Prior art vertically folding tool bars suffer from various operating limitations. One of the primary disadvantages of these systems relates to the transportability and maneuverability of the implement carried by the apparatus or tractor, as the case may be. Even in the fully retracted position, some of the earlier systems generally project laterally outward from the main frame of the tool bar, increasing the overall width of the tillage apparatus. In addition, in the retracted position the flexible wings extend a considerable height above the tractor and the implement carrying structure requiring that the wings be removed from the main frame in order to move the tool bar assembly into an enclosure for storage or repair unless the enclosing structure is provided with an over-sized access door. With increasing tillage implement size and pulling vehicle power, tool bar lengths have correspondingly increased requiring even larger access openings to accommodate current flexibIe tool bar arrangements.
The increasing size of multi-section tool bars has increased the susceptibility of these systems to damage. For example, the greater lengths and weights of the wing sections have increased the susceptibility of these systems to damage during transport in the retracted position due to excessive vibration and large forces applied thereto with the traversal of irregular road surfaces. In addition, the wing sections of the tool bar may be subjected to high impact forces due to contact with overhead structures, trees and utility lines. Contact with overhead utility lines may not only result in damage to the work implement but also, of course, poses a serious threat to the safety of the farmer. Another danger involving over-sized tool bars relates to their transport in the folded position. The higher the center of gravity, the more unstable is the transported tool bar with attached implements and the more unsafe is the transport operation particularly on rough, sloped terrain.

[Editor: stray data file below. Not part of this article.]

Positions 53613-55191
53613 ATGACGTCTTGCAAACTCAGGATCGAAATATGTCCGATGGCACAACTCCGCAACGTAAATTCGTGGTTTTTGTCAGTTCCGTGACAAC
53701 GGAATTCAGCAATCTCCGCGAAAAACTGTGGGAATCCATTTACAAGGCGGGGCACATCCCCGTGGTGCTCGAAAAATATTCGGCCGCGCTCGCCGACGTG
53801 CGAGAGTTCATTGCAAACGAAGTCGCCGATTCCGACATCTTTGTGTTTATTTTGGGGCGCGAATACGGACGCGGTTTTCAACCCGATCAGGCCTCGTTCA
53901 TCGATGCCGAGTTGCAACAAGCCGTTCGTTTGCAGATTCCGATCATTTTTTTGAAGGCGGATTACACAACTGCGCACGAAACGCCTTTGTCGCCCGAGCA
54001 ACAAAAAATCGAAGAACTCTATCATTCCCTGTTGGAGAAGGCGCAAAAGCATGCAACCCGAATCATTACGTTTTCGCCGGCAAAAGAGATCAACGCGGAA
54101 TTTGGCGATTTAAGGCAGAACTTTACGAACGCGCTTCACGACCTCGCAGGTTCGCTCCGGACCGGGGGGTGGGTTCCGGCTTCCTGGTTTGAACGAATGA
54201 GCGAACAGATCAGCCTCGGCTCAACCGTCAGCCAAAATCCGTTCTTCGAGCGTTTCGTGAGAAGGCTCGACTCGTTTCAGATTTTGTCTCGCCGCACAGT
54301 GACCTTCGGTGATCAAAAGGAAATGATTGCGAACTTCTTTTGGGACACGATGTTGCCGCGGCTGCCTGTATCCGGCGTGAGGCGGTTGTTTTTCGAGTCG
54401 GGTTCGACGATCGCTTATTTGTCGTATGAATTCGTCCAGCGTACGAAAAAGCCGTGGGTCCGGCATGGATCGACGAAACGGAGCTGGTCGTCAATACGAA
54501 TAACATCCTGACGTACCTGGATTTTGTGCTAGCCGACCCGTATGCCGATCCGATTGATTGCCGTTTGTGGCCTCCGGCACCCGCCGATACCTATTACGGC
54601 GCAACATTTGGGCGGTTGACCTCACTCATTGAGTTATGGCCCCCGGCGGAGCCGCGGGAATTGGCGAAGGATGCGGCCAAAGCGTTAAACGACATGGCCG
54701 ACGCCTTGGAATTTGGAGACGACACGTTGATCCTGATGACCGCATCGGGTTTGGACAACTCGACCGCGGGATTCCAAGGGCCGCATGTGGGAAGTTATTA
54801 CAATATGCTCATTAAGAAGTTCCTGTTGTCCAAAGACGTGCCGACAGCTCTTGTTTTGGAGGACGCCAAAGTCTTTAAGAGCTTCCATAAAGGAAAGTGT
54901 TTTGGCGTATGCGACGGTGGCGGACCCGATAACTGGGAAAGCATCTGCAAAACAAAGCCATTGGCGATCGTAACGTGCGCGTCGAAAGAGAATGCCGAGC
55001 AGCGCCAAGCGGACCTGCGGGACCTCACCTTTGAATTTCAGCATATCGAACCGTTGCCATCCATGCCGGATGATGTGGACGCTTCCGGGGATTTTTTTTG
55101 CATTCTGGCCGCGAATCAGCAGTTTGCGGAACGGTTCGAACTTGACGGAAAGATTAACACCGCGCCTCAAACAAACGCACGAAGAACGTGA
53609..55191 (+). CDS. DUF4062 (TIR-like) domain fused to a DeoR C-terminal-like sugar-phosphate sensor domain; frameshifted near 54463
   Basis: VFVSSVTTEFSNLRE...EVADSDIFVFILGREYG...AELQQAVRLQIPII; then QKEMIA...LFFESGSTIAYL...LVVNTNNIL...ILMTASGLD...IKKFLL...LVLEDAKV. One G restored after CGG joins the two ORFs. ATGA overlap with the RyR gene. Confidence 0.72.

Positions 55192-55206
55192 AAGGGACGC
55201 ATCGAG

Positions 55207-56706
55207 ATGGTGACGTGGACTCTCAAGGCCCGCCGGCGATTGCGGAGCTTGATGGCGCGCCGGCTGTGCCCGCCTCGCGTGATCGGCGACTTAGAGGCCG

The present invention is intended to avoid the aforementioned limitations of prior art multi-section tool bars by providing a tool bar which is more easily and safely transported, does not require large storage and repair structures having correspondingly large access openings, and is compatible with a conventional pulling vehicle hydraulic system for agricultural implement positioning.